She may have been in hiding for the past several months as she enjoyed her pregnancy in private, but Kylie Jenner has been quietly racking up the dollar bills.

The 20-year-old reality star and cosmetics queen, who gave birth to her first child with Travis Scott on 1 February, has been declared the richest of all her siblings, according to MailOnline.

Despite her sisters including Kim and Khloe Kardashian having a pop at beauty lines, Jenner is sitting on top of a globally successful beauty empire and has been declared the sibling with the most.

Her company – Kylie Cosmetics – began as a hobby for the star, with 5,000 branded Lip Kits created for sale, and is now valued at $386m (£277m). It is projected to be worth $1bn by the year 2022.

Jenner's older half-sister Kim, 37 – who is worth approximately $175m – recently earned $10m in just four days according to TMZ. Her new fragrance line, Kimoji Hearts, sold out recently, with the star saving a lot of money by using social media for the whole advertising campaign.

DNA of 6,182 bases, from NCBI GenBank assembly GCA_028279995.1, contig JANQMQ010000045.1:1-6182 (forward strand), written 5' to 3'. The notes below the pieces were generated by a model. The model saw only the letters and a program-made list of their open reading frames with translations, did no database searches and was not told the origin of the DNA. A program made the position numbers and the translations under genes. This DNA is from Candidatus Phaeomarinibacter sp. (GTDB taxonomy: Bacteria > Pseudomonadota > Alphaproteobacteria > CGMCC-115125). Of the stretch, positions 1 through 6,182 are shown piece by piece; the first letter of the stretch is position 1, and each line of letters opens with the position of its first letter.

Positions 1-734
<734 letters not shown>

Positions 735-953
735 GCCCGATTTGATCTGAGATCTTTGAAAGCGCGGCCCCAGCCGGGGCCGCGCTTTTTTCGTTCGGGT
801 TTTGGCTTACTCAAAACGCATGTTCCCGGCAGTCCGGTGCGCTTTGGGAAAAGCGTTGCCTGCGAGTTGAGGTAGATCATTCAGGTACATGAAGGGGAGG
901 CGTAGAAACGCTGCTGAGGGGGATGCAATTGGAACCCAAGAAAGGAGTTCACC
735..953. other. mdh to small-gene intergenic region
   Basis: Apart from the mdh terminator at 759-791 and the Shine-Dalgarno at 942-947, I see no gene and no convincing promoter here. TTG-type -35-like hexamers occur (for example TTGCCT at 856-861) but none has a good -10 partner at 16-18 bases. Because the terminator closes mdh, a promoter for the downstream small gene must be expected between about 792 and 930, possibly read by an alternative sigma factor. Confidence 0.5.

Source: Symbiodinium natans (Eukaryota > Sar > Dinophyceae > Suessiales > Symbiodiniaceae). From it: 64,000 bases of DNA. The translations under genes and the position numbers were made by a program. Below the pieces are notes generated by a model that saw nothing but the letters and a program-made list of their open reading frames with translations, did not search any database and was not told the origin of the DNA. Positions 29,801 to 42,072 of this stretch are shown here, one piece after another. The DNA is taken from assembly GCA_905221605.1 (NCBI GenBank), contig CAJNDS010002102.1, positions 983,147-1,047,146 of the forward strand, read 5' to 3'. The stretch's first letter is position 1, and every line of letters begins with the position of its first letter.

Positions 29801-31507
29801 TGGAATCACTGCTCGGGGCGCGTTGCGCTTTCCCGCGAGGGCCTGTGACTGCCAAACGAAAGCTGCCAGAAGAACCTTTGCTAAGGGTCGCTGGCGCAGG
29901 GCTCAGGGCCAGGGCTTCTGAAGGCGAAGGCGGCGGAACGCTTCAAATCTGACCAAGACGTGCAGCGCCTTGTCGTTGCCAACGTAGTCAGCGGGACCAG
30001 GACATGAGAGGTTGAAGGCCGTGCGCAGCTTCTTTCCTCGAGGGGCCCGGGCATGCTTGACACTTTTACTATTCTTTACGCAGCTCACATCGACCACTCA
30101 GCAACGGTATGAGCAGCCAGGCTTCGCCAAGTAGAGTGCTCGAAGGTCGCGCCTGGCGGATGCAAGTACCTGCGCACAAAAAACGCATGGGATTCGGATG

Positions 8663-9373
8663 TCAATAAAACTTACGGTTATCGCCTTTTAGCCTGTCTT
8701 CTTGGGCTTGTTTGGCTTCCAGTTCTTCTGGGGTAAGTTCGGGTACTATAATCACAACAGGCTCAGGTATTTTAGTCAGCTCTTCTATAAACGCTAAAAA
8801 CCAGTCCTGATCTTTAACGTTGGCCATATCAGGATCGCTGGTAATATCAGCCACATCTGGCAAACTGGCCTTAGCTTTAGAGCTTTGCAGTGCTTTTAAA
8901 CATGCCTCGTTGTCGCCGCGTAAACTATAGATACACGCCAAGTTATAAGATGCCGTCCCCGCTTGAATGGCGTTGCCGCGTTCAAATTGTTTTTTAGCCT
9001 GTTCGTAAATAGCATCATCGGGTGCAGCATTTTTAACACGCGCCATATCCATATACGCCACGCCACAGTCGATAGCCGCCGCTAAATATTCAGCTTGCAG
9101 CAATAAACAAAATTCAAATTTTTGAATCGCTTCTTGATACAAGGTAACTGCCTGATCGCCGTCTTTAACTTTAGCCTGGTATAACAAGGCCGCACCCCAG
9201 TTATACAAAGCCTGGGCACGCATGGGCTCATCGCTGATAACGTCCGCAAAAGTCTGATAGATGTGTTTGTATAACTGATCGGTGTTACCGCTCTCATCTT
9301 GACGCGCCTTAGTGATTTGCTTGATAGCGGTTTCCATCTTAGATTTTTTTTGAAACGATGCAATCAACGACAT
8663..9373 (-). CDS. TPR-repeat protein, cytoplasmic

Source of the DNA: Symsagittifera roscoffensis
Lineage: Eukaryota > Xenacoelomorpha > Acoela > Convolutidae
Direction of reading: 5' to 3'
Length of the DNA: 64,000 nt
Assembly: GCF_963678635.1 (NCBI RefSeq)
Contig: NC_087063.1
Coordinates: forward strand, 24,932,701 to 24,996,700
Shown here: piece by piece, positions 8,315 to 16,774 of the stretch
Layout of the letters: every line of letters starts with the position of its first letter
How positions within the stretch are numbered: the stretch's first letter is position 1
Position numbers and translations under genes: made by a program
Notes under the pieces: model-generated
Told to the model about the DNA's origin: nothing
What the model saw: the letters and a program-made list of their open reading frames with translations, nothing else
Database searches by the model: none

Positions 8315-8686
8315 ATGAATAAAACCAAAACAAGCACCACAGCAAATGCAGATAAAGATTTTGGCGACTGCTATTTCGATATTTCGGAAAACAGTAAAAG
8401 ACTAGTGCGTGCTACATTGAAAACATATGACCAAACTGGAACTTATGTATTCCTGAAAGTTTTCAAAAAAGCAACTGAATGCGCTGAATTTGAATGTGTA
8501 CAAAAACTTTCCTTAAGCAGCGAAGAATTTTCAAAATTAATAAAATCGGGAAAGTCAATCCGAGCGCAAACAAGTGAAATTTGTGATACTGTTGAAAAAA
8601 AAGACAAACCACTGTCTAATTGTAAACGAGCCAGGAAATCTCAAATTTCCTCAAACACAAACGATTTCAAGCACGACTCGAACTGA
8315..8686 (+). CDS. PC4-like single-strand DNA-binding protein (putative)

According to Forbes Khloe, 33, is the next richest sibling with $40m to her name, followed by eldest sister Kourtney with $35m. Rising model Kendall Jenner has $18m while brother Rob has approximately $6m.

Jenner may have revealed the secret to her success in a candid chat with her mother Kris Jenner for LOVE magazine, where she claims that she didn't create her brand "to make money".

Explaining her success, she said: "I think truly, I put a lot of hard work into this.

"It's not like I'm doing this to make money. I don't even think about that part. This is just something authentic to me."

And the new mother is after world domination when it comes to her brand, with her mum shooting down speculation about her daughter selling the company.

The momager said: "I don't think she sees herself stepping away from this brand for many years.

"There is so much more to do with the brand. There are so many pieces of the puzzle to put together to create an entire line of cosmetics. The goal in the future is to just build the whole infrastructure, and figure out what a retail model might look like that could take it globally."